Oilfield services giants Baker Hughes, Halliburton, and Schlumberger have signed a contract extension with the Norwegian oil and gas company Equinor for the integrated drilling and well services on Equinor-operated fields offshore Norway.
Equinor said Friday it was, at the same time, extending its contracts for additional services (specialist service contracts) with the trio as well as 13 other suppliers. The contracts will apply for two years from June 1.
The contract extension for drilling services has an estimated total value of approximately NOK 14 billion (around $1,47 billion) and will give work to around 2000 people distributed on 18 fixed platforms and 10 mobile rigs, Equinor said.
The total value of specialist services in the same period is calculated at close to NOK 6 billion ($630,47 million). The specialist services will employ some 600 people.
Mette H. Ottøy, chief procurement officer said: “Long-term supplier relations have proved to be important in an industry swaying rapidly between good and more challenging times. It ensures predictability and is important to develop this industry in a safe, efficient and sustainable way. We are pleased to extend these contracts, and it’s an expression of the good collaboration with our suppliers. These contracts are central in our value creation on the NCS,” says
Integrated contracts benefits
In the drilling service contracts established in 2018, the services were gathered in one contract format, giving one supplier the main responsibility for integrated drilling services, cementing and pumping, drilling and completion fluids, electrical logging and completion on each installation.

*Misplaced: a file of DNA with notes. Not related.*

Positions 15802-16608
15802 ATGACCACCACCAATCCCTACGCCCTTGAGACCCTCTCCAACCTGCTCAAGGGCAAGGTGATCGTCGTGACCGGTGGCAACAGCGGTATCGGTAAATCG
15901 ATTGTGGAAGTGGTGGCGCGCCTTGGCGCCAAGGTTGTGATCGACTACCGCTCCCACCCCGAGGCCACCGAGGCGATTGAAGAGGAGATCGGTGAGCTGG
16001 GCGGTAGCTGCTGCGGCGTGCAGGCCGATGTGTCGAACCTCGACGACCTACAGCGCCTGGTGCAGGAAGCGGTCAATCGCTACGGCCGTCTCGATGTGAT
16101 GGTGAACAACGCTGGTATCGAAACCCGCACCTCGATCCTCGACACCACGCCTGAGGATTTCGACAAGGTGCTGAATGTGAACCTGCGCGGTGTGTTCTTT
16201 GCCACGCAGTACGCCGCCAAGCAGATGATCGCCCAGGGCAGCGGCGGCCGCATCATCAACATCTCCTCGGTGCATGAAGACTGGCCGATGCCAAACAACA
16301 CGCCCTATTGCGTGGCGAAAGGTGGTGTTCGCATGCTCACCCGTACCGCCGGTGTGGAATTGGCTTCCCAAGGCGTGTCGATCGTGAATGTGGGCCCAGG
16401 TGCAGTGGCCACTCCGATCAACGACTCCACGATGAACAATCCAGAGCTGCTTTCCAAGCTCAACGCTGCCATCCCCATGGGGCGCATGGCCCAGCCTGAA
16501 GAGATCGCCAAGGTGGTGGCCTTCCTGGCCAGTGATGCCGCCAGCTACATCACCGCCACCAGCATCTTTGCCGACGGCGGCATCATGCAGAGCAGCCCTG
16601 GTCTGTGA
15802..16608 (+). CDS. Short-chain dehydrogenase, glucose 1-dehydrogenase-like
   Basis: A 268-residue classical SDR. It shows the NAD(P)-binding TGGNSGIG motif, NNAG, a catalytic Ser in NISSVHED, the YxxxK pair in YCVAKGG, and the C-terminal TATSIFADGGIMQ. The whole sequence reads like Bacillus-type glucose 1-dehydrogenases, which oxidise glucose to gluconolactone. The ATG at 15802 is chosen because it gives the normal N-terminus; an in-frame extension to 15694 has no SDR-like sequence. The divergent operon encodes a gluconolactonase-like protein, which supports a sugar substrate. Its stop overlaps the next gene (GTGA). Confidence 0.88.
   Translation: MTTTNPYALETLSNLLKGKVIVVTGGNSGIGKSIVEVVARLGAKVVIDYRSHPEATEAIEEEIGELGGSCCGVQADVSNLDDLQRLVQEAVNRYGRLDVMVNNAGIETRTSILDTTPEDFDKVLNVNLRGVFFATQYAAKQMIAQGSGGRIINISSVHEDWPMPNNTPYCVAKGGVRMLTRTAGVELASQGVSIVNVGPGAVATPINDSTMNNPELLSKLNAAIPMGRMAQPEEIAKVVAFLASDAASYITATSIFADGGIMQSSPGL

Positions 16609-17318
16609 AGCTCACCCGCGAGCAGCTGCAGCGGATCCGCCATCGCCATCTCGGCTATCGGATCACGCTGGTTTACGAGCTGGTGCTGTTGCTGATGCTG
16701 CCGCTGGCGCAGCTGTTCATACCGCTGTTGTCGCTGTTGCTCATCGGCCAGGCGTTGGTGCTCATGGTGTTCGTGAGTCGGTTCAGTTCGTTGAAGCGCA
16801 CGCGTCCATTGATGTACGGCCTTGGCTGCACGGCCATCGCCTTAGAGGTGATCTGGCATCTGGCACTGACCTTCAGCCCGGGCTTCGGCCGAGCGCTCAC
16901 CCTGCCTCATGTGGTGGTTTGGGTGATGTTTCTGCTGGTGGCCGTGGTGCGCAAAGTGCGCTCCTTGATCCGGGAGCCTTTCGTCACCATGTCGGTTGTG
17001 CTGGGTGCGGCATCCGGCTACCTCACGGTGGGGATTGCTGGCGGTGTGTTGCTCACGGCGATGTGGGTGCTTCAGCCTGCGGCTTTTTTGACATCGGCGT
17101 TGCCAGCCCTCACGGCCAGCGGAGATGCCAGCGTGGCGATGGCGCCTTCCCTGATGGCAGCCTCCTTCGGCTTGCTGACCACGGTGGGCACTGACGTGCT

“We see clear benefits from integrated contracts. They have been fundamental to modernizing the way we work, both by the establishment of operations centers, solving tasks jointly across disciplines, and applying new technologies for close communication between the offshore and onshore organisations. The integrated contracts are well complemented by the framework contracts for specialist services. We are well pleased with the contracts we are extending, and look forward to continuing our joint improvement work,” says Erik G. Kirkemo, Equinor’s senior vice president for drilling & well operations.
Equinor has also shared details on which company won which rig/platform contract (with asterisk denoting shared delivery). See below:
Drilling service contracts
Baker Hughes: Grane A, Oseberg B - C - East - South, Transocean Equinox, Transocean Endurance, Noble Lloyd Noble*, Visund A*, Deepsea Atlantic, Rowan Stavanger, Heidrun A*, Askepott and Johan Sverdrup*
Halliburton: Njord A, Heidrun A*, Snorre A - B, Kvitebjørn A*, Noble Lloyd Noble*, Transocean Enabler*, Transocean Encourage and Transocean Spitsbergen
Schlumberger: Gullfaks A - B - C, Kvitebjørn A*, Statfjord A - B - C, Visund A*, Deepsea Stavanger, Askeladden, Noble Lloyd Noble*, COSL Promoter, Deepsea Aberdeen, Johan Sverdrup* and Transocean Enabler*
Specialist service contracts will be extended with the following suppliers: Halliburton, Schlumberger, Baker Hughes, Weatherford, Ramex, NOV Wellbore Technologies, Petroleum Technology Company, TCO, Interwell, Welltec Oilfield Services, Roxar Flow Measurement, Sekal AS, Archer Oiltools, Silixa, Tendeka and Ardyne.
In a statement confirming the contract with Equinor, Archer Oiltools said it had secured a 2-year contract extension.
The contract covers plug and abandonment, fishing and downhole mechanical isolation equipment. Based on current activity levels, the additional backlog is estimated at $60 million for the 24 months period which will commence in June this year.
Hugo Idsøe, Vice President, Archer Oiltools, said: "This is a strategically important extension for Oiltools in one of our core markets, which further strengthens our footprint and presence in the region. Our technology and strong record of execution in the North Sea makes us a supplier of choice for Equinor. We continue to support Equinor’s requirements for safe and efficient operations while providing proprietary low carbon solutions and operational efficiencies to further their energy transition goals.”